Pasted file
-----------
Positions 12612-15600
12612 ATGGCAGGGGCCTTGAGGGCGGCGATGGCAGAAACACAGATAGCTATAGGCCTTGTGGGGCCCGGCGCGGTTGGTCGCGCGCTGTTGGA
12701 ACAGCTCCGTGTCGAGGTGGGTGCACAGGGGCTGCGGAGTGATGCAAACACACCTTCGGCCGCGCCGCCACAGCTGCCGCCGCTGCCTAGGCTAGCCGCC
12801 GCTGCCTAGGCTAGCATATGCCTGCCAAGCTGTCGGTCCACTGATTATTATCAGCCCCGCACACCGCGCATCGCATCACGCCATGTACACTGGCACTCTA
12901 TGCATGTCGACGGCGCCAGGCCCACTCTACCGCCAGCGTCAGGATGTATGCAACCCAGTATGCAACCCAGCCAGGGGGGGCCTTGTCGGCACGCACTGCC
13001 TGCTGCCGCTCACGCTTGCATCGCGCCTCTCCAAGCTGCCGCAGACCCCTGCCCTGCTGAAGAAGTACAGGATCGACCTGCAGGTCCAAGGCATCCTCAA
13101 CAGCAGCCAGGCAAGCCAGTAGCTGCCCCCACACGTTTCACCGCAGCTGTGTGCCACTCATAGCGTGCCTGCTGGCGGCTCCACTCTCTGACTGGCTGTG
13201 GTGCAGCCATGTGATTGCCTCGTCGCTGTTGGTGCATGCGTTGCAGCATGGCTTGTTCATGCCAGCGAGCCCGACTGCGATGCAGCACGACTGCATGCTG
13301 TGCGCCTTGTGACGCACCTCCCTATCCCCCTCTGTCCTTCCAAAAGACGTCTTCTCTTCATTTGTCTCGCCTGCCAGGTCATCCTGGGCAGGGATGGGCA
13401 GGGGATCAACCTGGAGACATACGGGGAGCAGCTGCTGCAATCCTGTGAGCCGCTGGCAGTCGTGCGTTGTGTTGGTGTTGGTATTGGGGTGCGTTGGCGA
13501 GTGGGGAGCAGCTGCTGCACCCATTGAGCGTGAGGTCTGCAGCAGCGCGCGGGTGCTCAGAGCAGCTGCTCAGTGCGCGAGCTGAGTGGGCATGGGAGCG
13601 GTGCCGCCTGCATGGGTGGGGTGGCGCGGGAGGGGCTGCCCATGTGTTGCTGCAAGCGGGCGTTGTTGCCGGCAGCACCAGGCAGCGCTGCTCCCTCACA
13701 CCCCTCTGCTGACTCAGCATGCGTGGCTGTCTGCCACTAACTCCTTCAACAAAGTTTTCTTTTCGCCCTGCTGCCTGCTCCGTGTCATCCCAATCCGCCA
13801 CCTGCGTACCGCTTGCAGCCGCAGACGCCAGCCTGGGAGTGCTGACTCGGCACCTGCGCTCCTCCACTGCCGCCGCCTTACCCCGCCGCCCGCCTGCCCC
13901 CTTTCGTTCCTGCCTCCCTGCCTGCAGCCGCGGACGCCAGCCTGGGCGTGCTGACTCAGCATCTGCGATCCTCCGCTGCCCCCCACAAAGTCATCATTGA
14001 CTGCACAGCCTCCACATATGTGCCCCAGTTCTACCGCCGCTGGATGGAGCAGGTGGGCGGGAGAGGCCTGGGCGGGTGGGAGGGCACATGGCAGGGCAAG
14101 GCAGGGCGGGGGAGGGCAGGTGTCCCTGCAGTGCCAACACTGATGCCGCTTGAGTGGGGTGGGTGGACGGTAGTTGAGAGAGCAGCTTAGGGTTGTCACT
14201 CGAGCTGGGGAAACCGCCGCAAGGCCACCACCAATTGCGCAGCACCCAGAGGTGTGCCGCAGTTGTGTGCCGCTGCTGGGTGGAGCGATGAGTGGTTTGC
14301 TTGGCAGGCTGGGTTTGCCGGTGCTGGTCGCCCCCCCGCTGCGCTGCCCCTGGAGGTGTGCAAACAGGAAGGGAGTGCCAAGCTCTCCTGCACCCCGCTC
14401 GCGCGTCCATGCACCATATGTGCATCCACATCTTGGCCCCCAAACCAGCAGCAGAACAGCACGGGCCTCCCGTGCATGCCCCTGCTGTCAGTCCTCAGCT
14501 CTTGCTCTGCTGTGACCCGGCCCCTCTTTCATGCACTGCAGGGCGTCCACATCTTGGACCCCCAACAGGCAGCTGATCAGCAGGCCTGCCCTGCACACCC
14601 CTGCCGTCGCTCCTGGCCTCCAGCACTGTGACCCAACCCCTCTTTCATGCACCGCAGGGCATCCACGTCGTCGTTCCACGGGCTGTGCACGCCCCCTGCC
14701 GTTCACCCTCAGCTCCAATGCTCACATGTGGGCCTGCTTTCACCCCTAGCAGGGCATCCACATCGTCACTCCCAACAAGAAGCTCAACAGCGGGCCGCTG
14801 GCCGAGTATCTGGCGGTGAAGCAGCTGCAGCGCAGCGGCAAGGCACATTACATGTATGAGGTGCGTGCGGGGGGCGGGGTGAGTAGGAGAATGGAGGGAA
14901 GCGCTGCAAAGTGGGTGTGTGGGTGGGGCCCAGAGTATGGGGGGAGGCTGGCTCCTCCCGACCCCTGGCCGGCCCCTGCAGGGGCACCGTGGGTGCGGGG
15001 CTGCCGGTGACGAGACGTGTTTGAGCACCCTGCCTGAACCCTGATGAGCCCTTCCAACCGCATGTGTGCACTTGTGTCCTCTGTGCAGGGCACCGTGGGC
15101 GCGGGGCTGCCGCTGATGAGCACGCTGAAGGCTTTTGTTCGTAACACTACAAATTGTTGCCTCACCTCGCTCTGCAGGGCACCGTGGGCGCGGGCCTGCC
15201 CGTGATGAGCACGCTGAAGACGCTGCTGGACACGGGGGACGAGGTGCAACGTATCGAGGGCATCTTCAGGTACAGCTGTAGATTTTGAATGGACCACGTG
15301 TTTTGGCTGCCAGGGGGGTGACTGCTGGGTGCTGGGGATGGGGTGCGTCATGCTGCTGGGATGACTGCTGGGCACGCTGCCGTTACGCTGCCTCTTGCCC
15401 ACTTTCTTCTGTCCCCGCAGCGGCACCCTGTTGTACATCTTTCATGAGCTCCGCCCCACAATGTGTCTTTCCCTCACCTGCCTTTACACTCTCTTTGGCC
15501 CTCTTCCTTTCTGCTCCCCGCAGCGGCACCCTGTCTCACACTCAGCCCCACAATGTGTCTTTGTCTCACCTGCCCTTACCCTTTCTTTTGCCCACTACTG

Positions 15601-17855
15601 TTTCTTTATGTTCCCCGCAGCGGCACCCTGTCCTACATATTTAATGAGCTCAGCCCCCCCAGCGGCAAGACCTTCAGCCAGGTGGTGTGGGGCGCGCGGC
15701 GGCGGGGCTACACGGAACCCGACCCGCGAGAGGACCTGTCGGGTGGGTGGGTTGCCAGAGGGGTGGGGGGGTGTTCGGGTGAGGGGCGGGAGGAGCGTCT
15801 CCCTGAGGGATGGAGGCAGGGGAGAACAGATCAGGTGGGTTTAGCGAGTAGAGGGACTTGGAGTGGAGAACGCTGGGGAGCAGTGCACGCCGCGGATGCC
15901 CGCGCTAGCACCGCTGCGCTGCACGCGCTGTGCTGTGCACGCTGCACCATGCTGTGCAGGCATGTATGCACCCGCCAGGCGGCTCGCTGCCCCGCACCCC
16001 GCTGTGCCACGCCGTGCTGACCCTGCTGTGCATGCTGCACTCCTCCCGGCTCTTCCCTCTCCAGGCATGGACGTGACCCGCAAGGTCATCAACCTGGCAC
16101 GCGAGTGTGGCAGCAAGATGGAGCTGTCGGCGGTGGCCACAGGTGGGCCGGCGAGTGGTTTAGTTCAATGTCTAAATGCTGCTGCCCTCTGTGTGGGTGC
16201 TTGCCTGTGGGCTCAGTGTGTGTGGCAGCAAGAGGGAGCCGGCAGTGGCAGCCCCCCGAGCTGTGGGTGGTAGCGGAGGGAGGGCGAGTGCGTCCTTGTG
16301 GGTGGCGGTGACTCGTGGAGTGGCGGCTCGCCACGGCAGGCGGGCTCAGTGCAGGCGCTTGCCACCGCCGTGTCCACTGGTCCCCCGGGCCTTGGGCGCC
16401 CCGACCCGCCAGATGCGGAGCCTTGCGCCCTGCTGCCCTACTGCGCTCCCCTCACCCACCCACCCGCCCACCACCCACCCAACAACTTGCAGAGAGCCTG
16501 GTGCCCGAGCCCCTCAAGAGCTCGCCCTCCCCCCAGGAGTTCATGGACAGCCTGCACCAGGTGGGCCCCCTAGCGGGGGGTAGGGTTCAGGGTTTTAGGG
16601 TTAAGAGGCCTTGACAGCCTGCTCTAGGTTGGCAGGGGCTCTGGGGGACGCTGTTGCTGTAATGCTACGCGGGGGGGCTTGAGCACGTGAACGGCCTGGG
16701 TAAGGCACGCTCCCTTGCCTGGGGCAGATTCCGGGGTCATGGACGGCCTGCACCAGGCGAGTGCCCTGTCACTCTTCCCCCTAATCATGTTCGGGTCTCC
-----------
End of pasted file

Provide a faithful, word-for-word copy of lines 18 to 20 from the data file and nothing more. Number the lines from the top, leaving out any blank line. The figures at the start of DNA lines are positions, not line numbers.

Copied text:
14201 CGAGCTGGGGAAACCGCCGCAAGGCCACCACCAATTGCGCAGCACCCAGAGGTGTGCCGCAGTTGTGTGCCGCTGCTGGGTGGAGCGATGAGTGGTTTGC
14301 TTGGCAGGCTGGGTTTGCCGGTGCTGGTCGCCCCCCCGCTGCGCTGCCCCTGGAGGTGTGCAAACAGGAAGGGAGTGCCAAGCTCTCCTGCACCCCGCTC
14401 GCGCGTCCATGCACCATATGTGCATCCACATCTTGGCCCCCAAACCAGCAGCAGAACAGCACGGGCCTCCCGTGCATGCCCCTGCTGTCAGTCCTCAGCT